Traditionally, a charcoal kamado is a Japanese earthenware cooking vessel. The most common version today is a hinged ceramic pot with grates, airflow control ports. because of this construction, they are often referred to as ceramic grills. While very simple in their design, the quality of the food they produce has generated a cult following for these grills. Ceramic grills are also much more weather resistant than metal grills that have a habit of rusting away in many climates.
WHAT IS A KAMADO GRILL?
WHY USE A KAMADO GRILL INSTEAD OF A METAL GRILL?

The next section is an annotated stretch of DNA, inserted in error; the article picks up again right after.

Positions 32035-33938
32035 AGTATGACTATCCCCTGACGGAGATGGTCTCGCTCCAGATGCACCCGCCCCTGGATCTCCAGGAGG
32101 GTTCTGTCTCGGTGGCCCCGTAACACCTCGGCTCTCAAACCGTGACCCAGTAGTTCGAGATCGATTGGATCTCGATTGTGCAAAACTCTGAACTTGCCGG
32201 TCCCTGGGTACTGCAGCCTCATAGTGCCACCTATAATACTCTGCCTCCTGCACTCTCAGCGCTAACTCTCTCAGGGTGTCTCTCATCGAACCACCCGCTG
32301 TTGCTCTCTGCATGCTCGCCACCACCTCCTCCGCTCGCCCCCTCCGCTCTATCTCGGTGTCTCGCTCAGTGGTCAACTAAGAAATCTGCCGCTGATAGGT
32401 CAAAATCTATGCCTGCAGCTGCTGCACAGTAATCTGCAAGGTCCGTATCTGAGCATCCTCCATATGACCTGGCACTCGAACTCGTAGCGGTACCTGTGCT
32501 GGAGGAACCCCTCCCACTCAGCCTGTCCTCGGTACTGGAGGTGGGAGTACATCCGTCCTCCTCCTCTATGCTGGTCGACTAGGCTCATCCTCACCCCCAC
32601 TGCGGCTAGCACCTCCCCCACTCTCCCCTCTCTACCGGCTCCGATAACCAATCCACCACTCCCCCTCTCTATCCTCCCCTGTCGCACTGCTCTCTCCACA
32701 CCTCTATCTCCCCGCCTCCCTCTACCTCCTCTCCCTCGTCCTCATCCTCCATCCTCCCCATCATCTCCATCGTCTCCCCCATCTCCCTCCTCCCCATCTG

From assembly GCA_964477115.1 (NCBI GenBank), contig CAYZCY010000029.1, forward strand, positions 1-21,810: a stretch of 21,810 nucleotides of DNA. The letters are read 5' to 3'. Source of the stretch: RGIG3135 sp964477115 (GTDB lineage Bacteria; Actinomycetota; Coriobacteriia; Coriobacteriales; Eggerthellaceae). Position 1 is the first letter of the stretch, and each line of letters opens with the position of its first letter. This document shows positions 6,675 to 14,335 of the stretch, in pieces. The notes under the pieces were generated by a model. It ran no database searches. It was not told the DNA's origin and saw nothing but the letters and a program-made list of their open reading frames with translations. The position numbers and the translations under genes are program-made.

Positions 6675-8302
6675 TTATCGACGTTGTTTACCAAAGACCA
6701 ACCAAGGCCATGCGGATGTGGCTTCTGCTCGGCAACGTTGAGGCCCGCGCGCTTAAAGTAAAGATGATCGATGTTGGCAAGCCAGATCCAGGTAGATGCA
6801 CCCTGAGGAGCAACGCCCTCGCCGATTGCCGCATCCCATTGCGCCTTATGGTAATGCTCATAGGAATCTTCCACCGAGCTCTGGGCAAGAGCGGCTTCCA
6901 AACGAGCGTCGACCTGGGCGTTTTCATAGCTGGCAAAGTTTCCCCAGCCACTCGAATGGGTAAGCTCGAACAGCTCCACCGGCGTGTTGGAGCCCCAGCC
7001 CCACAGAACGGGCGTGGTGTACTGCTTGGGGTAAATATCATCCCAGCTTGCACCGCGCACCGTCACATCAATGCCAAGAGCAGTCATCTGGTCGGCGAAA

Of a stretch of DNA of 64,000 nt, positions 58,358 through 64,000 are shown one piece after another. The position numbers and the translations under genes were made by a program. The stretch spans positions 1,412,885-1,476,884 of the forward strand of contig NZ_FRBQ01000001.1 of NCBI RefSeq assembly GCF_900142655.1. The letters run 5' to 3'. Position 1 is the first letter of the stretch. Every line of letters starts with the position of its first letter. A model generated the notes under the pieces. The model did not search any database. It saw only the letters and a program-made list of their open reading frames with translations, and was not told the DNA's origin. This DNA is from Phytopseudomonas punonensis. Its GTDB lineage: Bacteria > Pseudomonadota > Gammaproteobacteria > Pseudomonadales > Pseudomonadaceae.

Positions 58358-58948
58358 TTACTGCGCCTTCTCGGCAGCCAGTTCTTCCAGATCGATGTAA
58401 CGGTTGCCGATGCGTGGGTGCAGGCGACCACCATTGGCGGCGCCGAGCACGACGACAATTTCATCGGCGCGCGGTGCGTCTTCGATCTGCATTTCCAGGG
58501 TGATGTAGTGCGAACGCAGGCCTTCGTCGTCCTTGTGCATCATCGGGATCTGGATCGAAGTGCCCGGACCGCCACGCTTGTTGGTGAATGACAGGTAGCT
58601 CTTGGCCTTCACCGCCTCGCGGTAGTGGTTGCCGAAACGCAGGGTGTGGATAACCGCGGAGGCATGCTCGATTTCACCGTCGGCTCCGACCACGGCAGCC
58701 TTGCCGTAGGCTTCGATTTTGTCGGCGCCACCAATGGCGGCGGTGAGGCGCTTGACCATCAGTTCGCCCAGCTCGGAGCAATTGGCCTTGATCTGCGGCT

Much more temperature control and stability, less airflow results in more retained moisture in foods. Charcoal always burns at the maximum volume for the allowed airflow, therefore, controlling airflow is how you regulate temperature. Because a low and slow cook can run 20 hours the volume of air flow and evaporation it creates dramatically influences the moisture content of the final product. The thicker walls of a ceramic grill create the thermal mass giving it stability and reducing heat loss. Metal grills on the other hand absolutely radiate heat and require more fuel and airflow to maintain the cooking temperature. With a metal grill as the ambient temperature changes, you must adjust the airflow to correct for the changes.